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Egyptian Goddess Sothis Bringer of the Nile Flood

Goddess Sothis is the daughter of Osiris, the star Sirius, bringer of the new agricultural year Nile flooding and protector of the dead.

Sothis also known as Sopdet or Sirius is an ancient Egyptian goddess
Sothis also known as Sopdet or Sirius

Sothis also known as Sopdet or Sirius is an ancient Egyptian goddess who was associated with the star Sirius, which was considered to be a manifestation of the goddess herself. The appearance of Sirius in the sky was seen as an important astronomical event that marked the beginning of the annual flooding of the Nile River, which was vital to the agriculture and economy of ancient Egypt.

Sothis was often depicted as a woman wearing a headdress in the shape of a star or as a seated cow, which was a symbol of fertility and nurturing. She was closely associated with the goddess Isis and was sometimes identified with her. Sothis was also believed to be the mother of the god Horus, who was seen as the protector of the pharaohs and the divine embodiment of kingship.

In Egyptian mythology, Sothis was also associated with the afterlife and was believed to guide the souls of the dead through the underworld to the afterlife. Her role as a guide and protector of the dead is reflected in the funerary texts and rituals of ancient Egypt, which often refer to her as a powerful and benevolent goddess who watches over the souls of the departed.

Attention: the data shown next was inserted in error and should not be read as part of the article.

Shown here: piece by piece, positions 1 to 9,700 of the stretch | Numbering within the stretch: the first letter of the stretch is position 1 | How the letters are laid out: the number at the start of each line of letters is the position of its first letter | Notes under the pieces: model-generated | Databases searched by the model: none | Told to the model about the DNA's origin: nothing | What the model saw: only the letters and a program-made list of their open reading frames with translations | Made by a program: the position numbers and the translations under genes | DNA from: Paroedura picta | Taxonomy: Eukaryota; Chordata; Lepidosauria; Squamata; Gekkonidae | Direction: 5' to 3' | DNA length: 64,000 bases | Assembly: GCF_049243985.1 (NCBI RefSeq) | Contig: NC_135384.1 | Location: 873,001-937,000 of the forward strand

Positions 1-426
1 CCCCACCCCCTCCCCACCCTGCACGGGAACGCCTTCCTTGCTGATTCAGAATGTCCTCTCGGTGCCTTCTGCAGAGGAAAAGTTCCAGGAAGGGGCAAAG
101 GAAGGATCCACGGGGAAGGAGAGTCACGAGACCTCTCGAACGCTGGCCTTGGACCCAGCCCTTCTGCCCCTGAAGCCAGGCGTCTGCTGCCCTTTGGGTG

Sothis was worshiped throughout ancient Egypt, but her cult was particularly prominent in the city of Memphis, where a temple dedicated to her was built during the Old Kingdom period. Her worship was also closely tied to the annual flooding of the Nile River and was celebrated with festivals and ceremonies throughout the country.

Sothis, for the ancient Egyptians is a very important star that signaled the coming annual inundation of the Nile River that marked the beginning of the new agricultural year. Its bright appearance in the morning sky announced the annual flooding of the Nile.

Sothis is known also as the goddess who is the bringer of the New Year and the Nile flood. The Nile is the longest river in the world. Its main branch, called the White Nile, flows north from Lake Victoria in east-central Africa 3,470 miles to the Mediterranean Sea on Egypt’s northern border.

Starting in Ethiopia, another river, called the Blue Nile, joins the White Nile at Khartoum, Sudan, where the rivers merge and flow into Egypt. The Nile is the heart and life of the Egyptians. Although Egypt was enormous, most of the population lived near the banks of the river worshiping Sothis.   

Pyramid Text Utterance 477:965 states "It is Sothis, thy daughter, who loves thee, who secures thy livelihood, in this her name, who conducts N., when N. comes to thee."
Sothis daughter of Osiris

Pyramid Text Utterance 442:822 states, “Your third is Sothis of the pure places, she is your leader by the beautiful ways in heaven, in the Marsh of Reeds.”

It was the Nile River swollen by heavy rains that caused the river to rise and each year the Nile overflowed its banks, depositing fresh, rich topsoil on the flat plains that spread to either side of the river and enabling Egypt to grow an abundance of crops.

Erstwhile ancient civilizations had to rely on their unpredictable rainfall to water crops, and often there was too much or too little. Egypt’s great fortune was to have a river that renewed the topsoil annually and flowed in sufficient volume to water the fields.

Pyramid Text Utterance 442:965 describes Sothis as the daughter of Osiris. Therefore, Sopdet became associated with the prosperity resulting from the fertile silt left by the receding waters.

Sothis is almost always shown as a woman wearing a tall crown similar to the White Crown of Upper Egypt but with tall, upswept horns at the sides and surmounted by a star with five points.

Pyramid Text Utterance 477:965 states "It is Sothis, thy daughter, who loves thee, who secures thy livelihood, in this her name, who conducts N., when N. comes to thee."

Wise African Proverb

Wise African Proverb

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